Two seasons ago, Vancouver looked like they had acquired an important part of their future when they picked up winger Nikolay Goldobin from San Jose in advance of the 2017 trade deadline in exchange for winger Jannik Hansen (who is currently an unrestricted free agent). Fast forward to today and it’s certainly looking like he could already be on the outs with the Canucks.
Last season, the 22-year-old split the season between Vancouver and their AHL affiliate in Utica. At the minor league level, he was quite productive, collecting 31 points (9-22-31) in 30 games. However, that wasn’t the case with the big club as he had just 14 points (8-6-14) in 38 games while playing just over 12 minutes per game. He’s a player that has outplayed the minors but has yet to really make his mark in the NHL.
With the retirement of the Sedin twins and their recent struggles, it looked as if Vancouver was going to be willing to play more of their younger players. But then they went and acquired an entire bottom-six line in free agency with the additions of wingers Antoine Roussel and Tim Schaller plus center Jay Beagle. Those players didn’t get signed to sit on the bench so they’re going to be in the lineup on a regular basis while rookie forwards Adam Gaudette and Elias Pettersson stand to be ahead of Goldobin on the depth chart and get the spots earmarked for the youngsters. All of a sudden, he’s on the outside looking in.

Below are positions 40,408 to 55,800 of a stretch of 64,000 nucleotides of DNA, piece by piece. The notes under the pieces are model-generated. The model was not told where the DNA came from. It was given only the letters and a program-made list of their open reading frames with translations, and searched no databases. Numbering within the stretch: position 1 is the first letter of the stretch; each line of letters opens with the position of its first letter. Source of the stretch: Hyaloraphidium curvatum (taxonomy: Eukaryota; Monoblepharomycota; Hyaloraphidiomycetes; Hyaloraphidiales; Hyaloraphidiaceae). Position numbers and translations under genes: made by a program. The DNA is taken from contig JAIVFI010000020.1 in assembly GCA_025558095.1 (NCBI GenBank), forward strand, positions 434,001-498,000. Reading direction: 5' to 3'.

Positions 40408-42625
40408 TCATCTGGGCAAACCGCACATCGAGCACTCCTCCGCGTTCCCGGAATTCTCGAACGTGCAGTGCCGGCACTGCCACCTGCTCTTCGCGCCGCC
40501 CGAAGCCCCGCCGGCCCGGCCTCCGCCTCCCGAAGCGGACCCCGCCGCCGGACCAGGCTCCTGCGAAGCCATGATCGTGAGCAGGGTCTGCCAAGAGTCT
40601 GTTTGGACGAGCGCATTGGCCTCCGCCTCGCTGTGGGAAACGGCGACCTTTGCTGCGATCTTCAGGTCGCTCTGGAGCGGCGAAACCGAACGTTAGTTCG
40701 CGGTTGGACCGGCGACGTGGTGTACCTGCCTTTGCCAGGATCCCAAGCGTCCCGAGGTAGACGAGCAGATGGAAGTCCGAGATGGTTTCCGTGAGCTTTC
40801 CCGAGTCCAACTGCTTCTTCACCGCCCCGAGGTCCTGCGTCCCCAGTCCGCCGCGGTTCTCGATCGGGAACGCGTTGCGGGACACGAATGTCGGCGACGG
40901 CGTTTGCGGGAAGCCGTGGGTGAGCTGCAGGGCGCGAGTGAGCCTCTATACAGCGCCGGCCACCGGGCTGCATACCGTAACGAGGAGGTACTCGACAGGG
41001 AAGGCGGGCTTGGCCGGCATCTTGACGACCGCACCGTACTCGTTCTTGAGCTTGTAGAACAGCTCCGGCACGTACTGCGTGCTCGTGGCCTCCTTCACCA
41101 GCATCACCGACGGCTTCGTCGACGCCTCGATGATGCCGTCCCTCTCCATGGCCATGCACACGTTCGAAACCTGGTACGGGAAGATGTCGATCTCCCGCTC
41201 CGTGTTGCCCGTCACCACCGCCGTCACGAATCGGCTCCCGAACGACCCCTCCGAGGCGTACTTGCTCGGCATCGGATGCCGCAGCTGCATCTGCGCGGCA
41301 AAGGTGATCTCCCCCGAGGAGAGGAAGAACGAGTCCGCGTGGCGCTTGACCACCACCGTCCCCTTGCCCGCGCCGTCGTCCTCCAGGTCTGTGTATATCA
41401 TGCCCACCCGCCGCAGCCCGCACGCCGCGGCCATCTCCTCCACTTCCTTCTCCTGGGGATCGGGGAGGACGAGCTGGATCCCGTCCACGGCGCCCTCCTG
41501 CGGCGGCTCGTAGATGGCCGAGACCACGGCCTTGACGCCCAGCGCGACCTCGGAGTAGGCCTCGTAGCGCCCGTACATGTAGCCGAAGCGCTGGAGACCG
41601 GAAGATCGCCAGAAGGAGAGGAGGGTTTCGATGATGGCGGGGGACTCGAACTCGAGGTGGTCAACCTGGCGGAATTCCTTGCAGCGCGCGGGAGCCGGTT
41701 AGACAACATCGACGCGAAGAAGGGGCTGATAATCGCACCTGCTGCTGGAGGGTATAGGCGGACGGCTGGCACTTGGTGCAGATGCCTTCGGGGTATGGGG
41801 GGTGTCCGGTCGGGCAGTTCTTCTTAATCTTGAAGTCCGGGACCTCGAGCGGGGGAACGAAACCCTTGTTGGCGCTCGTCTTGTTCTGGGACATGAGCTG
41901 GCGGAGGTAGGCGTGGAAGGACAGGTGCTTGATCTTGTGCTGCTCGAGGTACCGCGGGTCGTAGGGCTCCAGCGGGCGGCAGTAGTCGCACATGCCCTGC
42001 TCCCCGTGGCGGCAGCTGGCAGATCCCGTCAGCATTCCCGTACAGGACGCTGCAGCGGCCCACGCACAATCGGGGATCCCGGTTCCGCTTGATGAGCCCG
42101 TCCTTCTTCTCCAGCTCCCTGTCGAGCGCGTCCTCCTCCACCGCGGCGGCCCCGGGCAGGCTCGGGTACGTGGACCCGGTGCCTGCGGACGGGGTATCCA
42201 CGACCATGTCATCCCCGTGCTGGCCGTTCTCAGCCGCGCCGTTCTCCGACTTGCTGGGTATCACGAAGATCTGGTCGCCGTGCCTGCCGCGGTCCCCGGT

[Related: Canucks Depth Chart from Roster Resource]
It stands to reason that he could be 15th or 16th among forwards on Vancouver’s depth chart heading into training camp. While it’s certainly possible that there could be some injuries up front in the preseason, there probably won’t be enough for Goldobin to move into an end-of-roster spot (let alone a regular spot in the lineup).
Further impacting things is his waiver situation. Although he is still on his entry-level contract for one more year (with a $832K cap hit plus $212K in performance bonuses), Goldobin now must go through waivers to get back to the minors next season. Considering he’s only four years removed from being a first-round pick (27th overall in 2014), there’s a very good chance a team would put in a claim for him so going this route is off the table as well.
They can’t send him down and it’s improbable that there will be a roster spot for him at the start of next season. That leaves a trade as the best possibility both for him and the Canucks.
What should Vancouver be looking for in a return? They have good forward depth and the same can be said for their back end. They don’t really necessarily need to add someone else on the cusp of making it to the NHL on a full-time basis. That puts a draft pick or prospect (if signed, still waiver exempt) as the best option for them. Of course, other teams know that the Canucks are in this situation with Goldobin so it wouldn’t be surprising if offers aren’t exactly top notch.
In his limited time as a professional, Goldobin has shown some flashes of top-six potential. It wouldn’t be shocking if he gets to continue to show those flashes in a different uniform for 2018-19.
Photo courtesy of USA Today Sports Images.